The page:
NYC public nurses shine

The contract of New York City’s public nurses—now settled and ratified—is the consequence of many people working together towards a critical, shared goal. Their rallying cry, “Healthcare Justice for the Other New York,” was heard around the city. It touched a nerve.

For too long New Yorkers have lived with a healthcare system that dispenses care “by zip code”—plenty of resources for the few, scant for the rest. The public hospital system fights this gross inequality by giving care to anyone in need—no matter what—and stretching resources to meet the overwhelming demand.

More than 8,500 nurses comprise the NYC H+H system, the largest bargaining unit at NYSNA. The contract campaign attracted city and state politicians, clergy, immigration advocates, housing activists and other unions—all drawn together by a shared understanding of “the other New York.”

Public nurses in the lead

The campaign was a display of working people defending a crucial resource: the public hospitals. It had deep roots as a result of organizing by NYSNA and others over the last seven years—to keep open Interfaith Medical Center, to leave in place mental health facilities in places like New York-Presbyterian, to name just two. But the campaign was built on a foundation of principles built by NYSNA’s public nurses.

The public campaign kicked off in early February across from Harlem Hospital at the Schomburg Center for Research in Black Culture.

NYSNA was at Schomburg previously, in the fall of 2017, presenting its white paper “On Restructuring the NYC Health+Hospitals Corporation: Preserving and Expanding Access to Care for All New Yorkers.” This dense document of 38 pages provides a detailed analysis of the place NYC public hospitals inhabit in the NYC system at large. The paper had been presented at an earlier date to an audience of politicians, academicians and the press at The New School. There was plenty of buzz.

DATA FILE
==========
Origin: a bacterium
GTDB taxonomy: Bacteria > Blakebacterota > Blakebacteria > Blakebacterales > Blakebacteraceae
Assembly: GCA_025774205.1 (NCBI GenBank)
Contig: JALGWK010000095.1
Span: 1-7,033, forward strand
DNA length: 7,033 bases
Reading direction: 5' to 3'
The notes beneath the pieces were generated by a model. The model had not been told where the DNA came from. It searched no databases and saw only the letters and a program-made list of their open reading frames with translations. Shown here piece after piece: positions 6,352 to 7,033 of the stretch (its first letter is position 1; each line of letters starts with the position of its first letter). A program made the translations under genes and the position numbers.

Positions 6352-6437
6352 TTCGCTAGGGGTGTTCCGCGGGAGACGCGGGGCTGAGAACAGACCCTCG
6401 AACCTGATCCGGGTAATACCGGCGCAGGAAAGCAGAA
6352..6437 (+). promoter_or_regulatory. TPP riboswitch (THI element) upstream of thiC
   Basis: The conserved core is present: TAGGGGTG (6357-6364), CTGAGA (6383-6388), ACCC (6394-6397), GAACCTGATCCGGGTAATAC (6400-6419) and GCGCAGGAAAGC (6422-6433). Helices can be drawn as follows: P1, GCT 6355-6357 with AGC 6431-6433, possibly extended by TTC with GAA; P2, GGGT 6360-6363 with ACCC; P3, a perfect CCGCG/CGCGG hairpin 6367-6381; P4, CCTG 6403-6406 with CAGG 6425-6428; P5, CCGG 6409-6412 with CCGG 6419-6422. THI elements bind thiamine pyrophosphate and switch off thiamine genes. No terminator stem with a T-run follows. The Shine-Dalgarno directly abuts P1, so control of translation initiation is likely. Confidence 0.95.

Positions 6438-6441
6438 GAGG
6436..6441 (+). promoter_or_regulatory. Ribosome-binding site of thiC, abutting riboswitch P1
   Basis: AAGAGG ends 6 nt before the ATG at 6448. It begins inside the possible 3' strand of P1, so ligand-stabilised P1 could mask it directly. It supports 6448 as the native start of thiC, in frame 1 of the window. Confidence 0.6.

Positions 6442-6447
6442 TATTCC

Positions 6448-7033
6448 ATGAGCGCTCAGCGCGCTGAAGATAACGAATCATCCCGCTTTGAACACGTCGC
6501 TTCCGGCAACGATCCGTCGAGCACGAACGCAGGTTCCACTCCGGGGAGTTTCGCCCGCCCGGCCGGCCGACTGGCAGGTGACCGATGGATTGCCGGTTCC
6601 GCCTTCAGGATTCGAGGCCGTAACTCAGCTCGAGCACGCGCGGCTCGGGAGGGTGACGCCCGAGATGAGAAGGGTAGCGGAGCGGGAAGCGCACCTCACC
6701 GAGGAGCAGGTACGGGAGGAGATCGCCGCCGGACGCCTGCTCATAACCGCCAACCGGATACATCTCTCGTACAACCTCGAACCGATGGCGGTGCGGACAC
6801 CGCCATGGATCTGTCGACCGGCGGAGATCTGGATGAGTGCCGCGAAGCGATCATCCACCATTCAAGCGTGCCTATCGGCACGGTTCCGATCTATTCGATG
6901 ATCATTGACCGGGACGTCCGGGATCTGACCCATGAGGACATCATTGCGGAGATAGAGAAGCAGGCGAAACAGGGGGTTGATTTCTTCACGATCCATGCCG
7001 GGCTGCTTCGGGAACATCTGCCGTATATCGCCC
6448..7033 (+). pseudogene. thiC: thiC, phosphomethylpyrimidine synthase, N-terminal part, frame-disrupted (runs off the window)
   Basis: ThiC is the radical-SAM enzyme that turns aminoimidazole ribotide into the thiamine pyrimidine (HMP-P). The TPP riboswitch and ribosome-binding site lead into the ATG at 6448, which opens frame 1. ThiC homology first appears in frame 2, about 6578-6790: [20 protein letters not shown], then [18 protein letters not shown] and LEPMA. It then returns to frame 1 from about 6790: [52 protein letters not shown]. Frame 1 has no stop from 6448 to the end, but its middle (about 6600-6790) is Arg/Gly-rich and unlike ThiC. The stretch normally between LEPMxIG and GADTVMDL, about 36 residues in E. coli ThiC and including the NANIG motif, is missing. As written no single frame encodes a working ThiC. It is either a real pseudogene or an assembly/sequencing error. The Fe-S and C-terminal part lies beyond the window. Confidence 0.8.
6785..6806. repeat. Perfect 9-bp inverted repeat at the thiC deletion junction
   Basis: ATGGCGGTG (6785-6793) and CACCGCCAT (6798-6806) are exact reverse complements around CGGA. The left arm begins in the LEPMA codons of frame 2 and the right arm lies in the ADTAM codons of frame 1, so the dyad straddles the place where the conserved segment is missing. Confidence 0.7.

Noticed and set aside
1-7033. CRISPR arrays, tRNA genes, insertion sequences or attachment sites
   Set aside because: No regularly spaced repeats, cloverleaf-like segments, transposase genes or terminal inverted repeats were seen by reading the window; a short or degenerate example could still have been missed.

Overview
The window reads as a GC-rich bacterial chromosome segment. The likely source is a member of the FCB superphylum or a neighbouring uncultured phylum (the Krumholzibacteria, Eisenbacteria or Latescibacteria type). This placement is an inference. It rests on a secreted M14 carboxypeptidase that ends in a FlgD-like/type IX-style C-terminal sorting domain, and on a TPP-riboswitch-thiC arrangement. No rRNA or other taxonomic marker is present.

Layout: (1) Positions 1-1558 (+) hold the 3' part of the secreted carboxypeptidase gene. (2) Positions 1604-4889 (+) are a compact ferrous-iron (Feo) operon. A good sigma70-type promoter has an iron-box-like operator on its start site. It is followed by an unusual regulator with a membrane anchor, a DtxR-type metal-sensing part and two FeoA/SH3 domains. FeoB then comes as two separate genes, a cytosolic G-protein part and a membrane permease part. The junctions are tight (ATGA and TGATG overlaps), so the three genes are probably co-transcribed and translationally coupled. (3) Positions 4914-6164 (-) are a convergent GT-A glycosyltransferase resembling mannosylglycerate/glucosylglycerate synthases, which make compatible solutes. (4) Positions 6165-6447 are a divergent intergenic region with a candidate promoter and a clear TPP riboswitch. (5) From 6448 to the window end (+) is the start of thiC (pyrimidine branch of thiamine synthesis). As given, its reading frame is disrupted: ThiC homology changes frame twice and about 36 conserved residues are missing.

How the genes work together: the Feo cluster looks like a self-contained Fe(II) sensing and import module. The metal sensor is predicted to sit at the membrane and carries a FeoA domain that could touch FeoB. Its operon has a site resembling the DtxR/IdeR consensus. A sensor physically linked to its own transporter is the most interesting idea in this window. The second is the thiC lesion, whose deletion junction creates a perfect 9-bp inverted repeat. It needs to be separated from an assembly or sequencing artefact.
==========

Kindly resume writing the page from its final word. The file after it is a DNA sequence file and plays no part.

Nurse to patient ratios

On this day, in Harlem, the rally and press conference became a shot across the bow of the NYC H+H system. After all, what the nurses and supporters had done—underpinned by a fact-based report, and with testimonies at town councils, county boards and the New York City Council—was to rebut the assertion that the public system was inefficient and debt-ridden: “NYC H+H hospitals and health centers are the local healthcare providers to thousands of residents of nearby low-income, demographically diverse communities, primarily communities of color. [NYC H+H] losses can be attributed to meeting the unreimbursed and under-reimbursed health needs of these communities,” the report stated.

Would safety net hospitals—real safety nets—receive the funding they deserve? Would the city and state recognize the role played by the public system in caring for 50 percent of uninsured inpatient discharges, 80 percent of all uninsured hospital clinic visits and half of all Medicaid patients? We know that the federal government would not help.

Put another way: “The major private hospital systems need to take more responsibility for the needs of all New Yorkers,” the report asserted. Forty percent of the population of NYC is covered by Medicaid and 700,000 uninsured live here. Will the privates, which are not real safety nets, care for unprofitable patients?

Against this backdrop—crowded ERs and long waits to see specialists—NYC H+H nurses put forward their principal demand: a contract for greatly enhanced staffing and better working conditions. Here the nurses were victorious: “[T]he agreement includes, for the first time, contractual nurse-to-patient staffing ratios.” What a great victory!

The triumph of safe staffing has many antecedents. Scores, even hundreds, of rallies were carried out by NYSNA members at public and private hospitals: Safe Staffing Saves Lives!

Real winners

Petitions had been delivered to hospital management across the state. Lobby Days brought greater attention to the issue than ever before in the state. The public nurses’ message was resonating.

With the word out, and the bond between nurses and the community growing stronger, the nurses knew the time had come: contractual safe staffing ratios had been achieved. The nurses of New York City's public hospital system had won a decisive victory.

The real winners in all of this are the patients. The staffing ratios will allow RNs the time to deliver quality care to patients in the NYC H+H system.

The contract campaign was built with knowledge and commitment-- and the people on its side.

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